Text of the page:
While we go through our careers, we have lots of days that are more or less similar: meetings, discussions, and emails. But sometimes there are spotlight moments. You can be in a meeting with various senior people or work with new clients that is really critical. You have a meeting that will make it or break it. Very often these kinds of meetings come with some kind of warning. You e.g. know you need to defend your case in front of a committee and it will be a tough discussion.

One of the toughest discussions you can be in as a statistician is a GBA hearing in Germany. During this meeting, you can make or break the launch of a new product or indication in Germany with consequences for Europe and beyond. As a statistician, you’re here in a high-stakes discussion.

In this episode, I’ll be giving you some tips on what can you do to be prepared for it:
  1. Know your data inside-out
  2. Know the set-up
  3. Know the stakeholders
  4. Know the written and unwritten rules
  5. Have a very clear goal
  6. Display confidence

Listen to this episode and be prepared for a tough discussion. Share this with your friends and colleagues who might learn from it!

Never miss an episode!

Join thousends of your peers and subscribe to get our latest updates by email!

Get the shownotes of our podcast episodes plus tips and tricks to increase your impact at work to boost your career!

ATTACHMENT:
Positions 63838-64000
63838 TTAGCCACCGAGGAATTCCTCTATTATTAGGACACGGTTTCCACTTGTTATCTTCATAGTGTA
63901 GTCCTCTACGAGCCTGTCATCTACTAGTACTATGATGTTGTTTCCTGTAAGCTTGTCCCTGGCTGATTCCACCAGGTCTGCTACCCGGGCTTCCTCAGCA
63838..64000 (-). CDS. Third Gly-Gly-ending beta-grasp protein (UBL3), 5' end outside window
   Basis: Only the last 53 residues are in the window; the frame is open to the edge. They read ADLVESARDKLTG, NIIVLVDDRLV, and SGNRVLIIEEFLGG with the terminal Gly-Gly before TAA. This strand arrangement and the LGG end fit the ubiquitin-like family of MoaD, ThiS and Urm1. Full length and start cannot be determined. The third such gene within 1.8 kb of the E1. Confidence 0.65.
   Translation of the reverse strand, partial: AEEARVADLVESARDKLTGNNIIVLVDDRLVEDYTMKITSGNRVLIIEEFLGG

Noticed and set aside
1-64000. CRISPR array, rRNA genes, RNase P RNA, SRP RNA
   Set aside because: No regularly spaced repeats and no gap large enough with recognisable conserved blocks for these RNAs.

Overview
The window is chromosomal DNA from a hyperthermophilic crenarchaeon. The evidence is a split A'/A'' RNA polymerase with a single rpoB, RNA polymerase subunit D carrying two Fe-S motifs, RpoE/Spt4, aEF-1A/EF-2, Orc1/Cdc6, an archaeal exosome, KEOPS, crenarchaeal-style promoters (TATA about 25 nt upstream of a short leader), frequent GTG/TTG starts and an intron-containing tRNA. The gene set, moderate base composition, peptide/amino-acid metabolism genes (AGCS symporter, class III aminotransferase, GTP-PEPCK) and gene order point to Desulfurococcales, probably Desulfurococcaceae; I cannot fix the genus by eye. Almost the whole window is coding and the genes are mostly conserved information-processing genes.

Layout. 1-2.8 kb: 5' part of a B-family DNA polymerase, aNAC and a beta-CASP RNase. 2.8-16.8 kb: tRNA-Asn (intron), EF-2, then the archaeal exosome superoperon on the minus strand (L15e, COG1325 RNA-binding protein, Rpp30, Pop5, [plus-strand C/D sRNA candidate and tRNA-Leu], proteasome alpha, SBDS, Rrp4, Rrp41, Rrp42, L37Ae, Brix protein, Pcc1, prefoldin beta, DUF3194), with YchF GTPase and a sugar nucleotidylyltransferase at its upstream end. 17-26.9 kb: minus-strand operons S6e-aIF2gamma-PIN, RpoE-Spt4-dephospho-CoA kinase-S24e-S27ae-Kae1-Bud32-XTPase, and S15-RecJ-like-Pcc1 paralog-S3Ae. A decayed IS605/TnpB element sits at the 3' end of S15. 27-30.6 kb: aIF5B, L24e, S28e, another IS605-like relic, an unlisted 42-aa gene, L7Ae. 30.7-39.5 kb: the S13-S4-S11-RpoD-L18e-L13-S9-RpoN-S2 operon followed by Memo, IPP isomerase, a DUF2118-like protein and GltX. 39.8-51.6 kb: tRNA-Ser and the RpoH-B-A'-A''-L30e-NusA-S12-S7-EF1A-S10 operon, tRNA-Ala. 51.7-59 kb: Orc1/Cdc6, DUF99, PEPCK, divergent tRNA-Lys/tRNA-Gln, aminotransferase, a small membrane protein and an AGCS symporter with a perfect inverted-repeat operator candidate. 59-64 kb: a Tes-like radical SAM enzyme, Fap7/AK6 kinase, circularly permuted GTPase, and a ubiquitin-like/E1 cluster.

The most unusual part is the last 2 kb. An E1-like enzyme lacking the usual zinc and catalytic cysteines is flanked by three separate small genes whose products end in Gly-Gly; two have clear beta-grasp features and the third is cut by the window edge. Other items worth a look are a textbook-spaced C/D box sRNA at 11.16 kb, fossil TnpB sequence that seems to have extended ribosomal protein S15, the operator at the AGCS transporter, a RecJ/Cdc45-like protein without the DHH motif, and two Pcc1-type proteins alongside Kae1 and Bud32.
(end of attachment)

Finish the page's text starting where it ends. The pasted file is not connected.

We won’t send you spam. Unsubscribe at any time. Powered by ConvertKit

Learn on demand

Click on the button to see our Teachble Inc. cources.

Load content

Join The Effective Statistician LinkedIn group

I want to help the community of statisticians, data scientists, programmers and other quantitative scientists to be more influential, innovative, and effective. I believe that as a community we can help our research, our regulatory and payer systems, and ultimately physicians and patients take better decisions based on better evidence.

I work to achieve a future in which everyone can access the right evidence in the right format at the right time to make sound decisions.

When my kids are sick, I want to have good evidence to discuss with the physician about the different therapy choices.

When my mother is sick, I want her to understand the evidence and being able to understand it.

When I get sick, I want to find evidence that I can trust and that helps me to have meaningful discussions with my healthcare professionals.

I want to live in a world, where the media reports correctly about medical evidence and in which society distinguishes between fake evidence and real evidence.

Let’s work together to achieve this.